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Juliana Dias
and
Olivier Pauluis

Abstract

A number of studies suggest a two-way feedback between convectively coupled Kelvin waves (CCKWs) and the intertropical convergence zone (ITCZ). Viewed here as a proxy for deep convection, analysis of brightness temperature data reveals several aspects of these interdependencies. A wavenumber–frequency spectral analysis is applied to the satellite data in order to filter CCKWs. The ITCZ is characterized by a region of low brightness temperature and a proxy for both the ITCZ location and width are defined. The phase speed of CCKW data is determined using the Radon transform method. Linear regression techniques and probability density analysis are consistent with previous theoretical predictions and observational results. In particular, the fastest waves are found when the ITCZ is the farthest from the equator and the narrowest. Conversely, the slowest waves coincide with broad ITCZs that are located near the equator.

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Juliana Dias
and
Olivier Pauluis

Abstract

The dynamics of convectively coupled gravity waves traveling over a precipitating region are analyzed in an idealized model for the large-scale atmospheric circulation. The model is composed of a shallow water system coupled to an advection equation for moisture through the convection term, utilizing a quasi-equilibrium relaxation to moisture closure. Here the authors investigate the model in the strict quasi-equilibrium (SQE) of infinitely short relaxation time. This framework is applied to study the behavior of a disturbance propagating along a narrow precipitation band, similar to the intertropical convergence zone (ITCZ). For an ITCZ width on the order of the equatorial Rossby radius, Kelvin waves propagate at the moist gravity wave speed (about 15 m s−1), whereas for a narrow ITCZ, the propagation speed is comparable to the dry gravity wave (about 50 m s−1). It is also shown that a Kelvin wave propagating along a narrow precipitation region exhibits a meridional circulation that modulates the precipitation rate and affects the propagation speed of the wave.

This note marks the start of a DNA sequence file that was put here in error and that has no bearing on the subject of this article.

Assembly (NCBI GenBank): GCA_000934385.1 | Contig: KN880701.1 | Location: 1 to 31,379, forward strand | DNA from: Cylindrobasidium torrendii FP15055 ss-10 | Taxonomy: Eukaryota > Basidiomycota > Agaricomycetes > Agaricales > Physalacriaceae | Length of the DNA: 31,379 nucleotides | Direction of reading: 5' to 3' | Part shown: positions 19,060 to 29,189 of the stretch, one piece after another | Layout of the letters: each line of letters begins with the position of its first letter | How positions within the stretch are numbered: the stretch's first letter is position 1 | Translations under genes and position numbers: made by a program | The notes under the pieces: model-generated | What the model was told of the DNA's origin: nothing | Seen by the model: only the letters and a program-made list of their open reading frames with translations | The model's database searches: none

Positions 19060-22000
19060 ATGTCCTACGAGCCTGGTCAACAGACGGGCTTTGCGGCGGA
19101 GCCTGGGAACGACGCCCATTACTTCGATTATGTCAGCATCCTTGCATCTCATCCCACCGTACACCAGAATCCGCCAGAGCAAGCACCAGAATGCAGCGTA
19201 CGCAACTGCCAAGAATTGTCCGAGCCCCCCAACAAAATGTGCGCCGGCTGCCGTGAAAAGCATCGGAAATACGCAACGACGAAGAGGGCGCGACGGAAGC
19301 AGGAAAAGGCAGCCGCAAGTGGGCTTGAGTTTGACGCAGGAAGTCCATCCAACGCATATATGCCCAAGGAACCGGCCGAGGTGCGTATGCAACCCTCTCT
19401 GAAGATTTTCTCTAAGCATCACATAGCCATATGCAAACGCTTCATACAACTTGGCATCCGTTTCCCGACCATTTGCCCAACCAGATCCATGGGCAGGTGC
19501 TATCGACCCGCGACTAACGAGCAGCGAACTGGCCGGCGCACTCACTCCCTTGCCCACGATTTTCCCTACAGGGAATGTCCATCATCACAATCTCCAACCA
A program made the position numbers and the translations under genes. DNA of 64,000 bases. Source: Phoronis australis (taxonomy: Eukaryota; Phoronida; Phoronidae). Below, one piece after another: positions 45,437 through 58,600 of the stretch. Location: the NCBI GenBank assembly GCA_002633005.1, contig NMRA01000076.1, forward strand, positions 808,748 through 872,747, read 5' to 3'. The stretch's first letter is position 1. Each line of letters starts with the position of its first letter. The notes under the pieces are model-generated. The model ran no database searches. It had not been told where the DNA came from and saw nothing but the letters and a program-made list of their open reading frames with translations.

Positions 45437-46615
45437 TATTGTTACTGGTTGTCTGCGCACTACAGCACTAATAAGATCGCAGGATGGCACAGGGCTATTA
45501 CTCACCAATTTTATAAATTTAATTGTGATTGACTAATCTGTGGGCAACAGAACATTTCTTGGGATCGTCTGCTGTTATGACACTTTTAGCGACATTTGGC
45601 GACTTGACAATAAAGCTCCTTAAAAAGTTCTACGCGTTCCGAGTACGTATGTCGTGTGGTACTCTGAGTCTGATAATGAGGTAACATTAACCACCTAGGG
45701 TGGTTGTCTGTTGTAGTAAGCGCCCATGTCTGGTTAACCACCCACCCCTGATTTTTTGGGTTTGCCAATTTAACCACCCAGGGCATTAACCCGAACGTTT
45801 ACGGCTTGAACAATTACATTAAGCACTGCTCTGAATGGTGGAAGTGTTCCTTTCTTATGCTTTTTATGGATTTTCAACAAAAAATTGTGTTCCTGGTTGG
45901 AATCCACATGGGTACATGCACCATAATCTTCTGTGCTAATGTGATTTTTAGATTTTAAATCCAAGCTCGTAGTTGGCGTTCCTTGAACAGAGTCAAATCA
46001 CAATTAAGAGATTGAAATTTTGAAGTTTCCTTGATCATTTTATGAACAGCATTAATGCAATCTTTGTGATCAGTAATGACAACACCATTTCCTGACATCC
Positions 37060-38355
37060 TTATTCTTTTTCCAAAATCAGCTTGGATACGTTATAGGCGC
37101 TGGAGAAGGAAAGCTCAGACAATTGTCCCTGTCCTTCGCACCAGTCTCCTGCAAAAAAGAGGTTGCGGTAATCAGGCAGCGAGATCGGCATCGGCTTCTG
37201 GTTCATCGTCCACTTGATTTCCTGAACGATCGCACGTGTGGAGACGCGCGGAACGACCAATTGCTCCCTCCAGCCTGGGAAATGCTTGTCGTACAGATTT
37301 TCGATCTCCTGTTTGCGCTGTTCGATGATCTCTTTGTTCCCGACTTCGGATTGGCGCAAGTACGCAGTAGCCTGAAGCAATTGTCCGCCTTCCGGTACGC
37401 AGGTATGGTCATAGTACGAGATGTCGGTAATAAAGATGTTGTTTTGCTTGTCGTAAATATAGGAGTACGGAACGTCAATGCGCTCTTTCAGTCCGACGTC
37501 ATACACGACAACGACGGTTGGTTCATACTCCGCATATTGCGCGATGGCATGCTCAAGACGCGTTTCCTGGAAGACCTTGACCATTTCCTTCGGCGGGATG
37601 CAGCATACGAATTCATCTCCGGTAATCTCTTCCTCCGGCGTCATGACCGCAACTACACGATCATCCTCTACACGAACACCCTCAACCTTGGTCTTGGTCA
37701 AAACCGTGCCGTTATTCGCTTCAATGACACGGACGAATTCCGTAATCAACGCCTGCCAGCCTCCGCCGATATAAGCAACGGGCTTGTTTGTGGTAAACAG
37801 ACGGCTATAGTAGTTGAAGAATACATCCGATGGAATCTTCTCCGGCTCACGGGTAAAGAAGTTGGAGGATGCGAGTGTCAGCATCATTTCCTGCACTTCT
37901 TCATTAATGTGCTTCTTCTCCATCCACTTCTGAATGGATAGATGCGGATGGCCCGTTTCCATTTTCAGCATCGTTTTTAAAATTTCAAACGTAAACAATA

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Juliana Dias
and
Olivier Pauluis

Abstract

This paper presents a theoretical study of the effects of moist convection on geostrophic adjustment in an infinite channel. The governing equations correspond to a linearized shallow water system of equations for the atmosphere first vertical baroclinic mode, which is coupled to a vertically averaged moisture equation. The coupling is through a parameterization that represents precipitation. The transient behavior and final state of the flow initially at rest with active precipitation limited to half of the channel is investigated, both numerically and analytically. It is shown that an initial imbalance resulting from precipitation induces a circulation that dries out the nonprecipitating region and further enhances precipitation. This interaction between precipitation and dynamics leads to a sharper temperature gradient and stronger jet in the final state, when compared to the dry adjustment. Unlike in the dry case, the moist geostrophic adjustment cannot be entirely determined from the initial unbalanced flow, since it depends on the time scale for convection. Analytic approximations are derived in limits of both fast and slow convective adjustment time.

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Juliana Dias
and
George N. Kiladis

Abstract